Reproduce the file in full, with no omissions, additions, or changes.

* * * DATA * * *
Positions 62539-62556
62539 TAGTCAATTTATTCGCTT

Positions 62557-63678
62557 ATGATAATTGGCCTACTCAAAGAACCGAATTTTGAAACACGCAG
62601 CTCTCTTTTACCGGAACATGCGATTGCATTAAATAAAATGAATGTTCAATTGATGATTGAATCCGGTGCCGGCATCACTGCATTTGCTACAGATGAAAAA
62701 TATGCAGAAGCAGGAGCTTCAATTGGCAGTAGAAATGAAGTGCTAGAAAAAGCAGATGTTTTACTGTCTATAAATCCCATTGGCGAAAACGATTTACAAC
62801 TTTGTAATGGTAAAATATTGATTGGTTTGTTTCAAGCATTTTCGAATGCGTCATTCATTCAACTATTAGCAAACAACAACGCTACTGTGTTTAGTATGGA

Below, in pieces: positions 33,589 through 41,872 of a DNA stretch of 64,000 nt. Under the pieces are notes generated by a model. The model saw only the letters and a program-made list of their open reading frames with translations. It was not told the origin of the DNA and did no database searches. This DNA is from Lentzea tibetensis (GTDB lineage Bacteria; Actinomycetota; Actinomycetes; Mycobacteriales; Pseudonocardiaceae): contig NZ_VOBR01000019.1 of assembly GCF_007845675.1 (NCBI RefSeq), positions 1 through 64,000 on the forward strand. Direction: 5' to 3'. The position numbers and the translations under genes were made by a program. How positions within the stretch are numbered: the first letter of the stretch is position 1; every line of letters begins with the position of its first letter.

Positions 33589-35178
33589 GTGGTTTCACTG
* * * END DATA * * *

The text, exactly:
Positions 62539-62556
62539 TAGTCAATTTATTCGCTT

Positions 62557-63678
62557 ATGATAATTGGCCTACTCAAAGAACCGAATTTTGAAACACGCAG
62601 CTCTCTTTTACCGGAACATGCGATTGCATTAAATAAAATGAATGTTCAATTGATGATTGAATCCGGTGCCGGCATCACTGCATTTGCTACAGATGAAAAA
62701 TATGCAGAAGCAGGAGCTTCAATTGGCAGTAGAAATGAAGTGCTAGAAAAAGCAGATGTTTTACTGTCTATAAATCCCATTGGCGAAAACGATTTACAAC
62801 TTTGTAATGGTAAAATATTGATTGGTTTGTTTCAAGCATTTTCGAATGCGTCATTCATTCAACTATTAGCAAACAACAACGCTACTGTGTTTAGTATGGA

Below, in pieces: positions 33,589 through 41,872 of a DNA stretch of 64,000 nt. Under the pieces are notes generated by a model. The model saw only the letters and a program-made list of their open reading frames with translations. It was not told the origin of the DNA and did no database searches. This DNA is from Lentzea tibetensis (GTDB lineage Bacteria; Actinomycetota; Actinomycetes; Mycobacteriales; Pseudonocardiaceae): contig NZ_VOBR01000019.1 of assembly GCF_007845675.1 (NCBI RefSeq), positions 1 through 64,000 on the forward strand. Direction: 5' to 3'. The position numbers and the translations under genes were made by a program. How positions within the stretch are numbered: the first letter of the stretch is position 1; every line of letters begins with the position of its first letter.

Positions 33589-35178
33589 GTGGTTTCACTG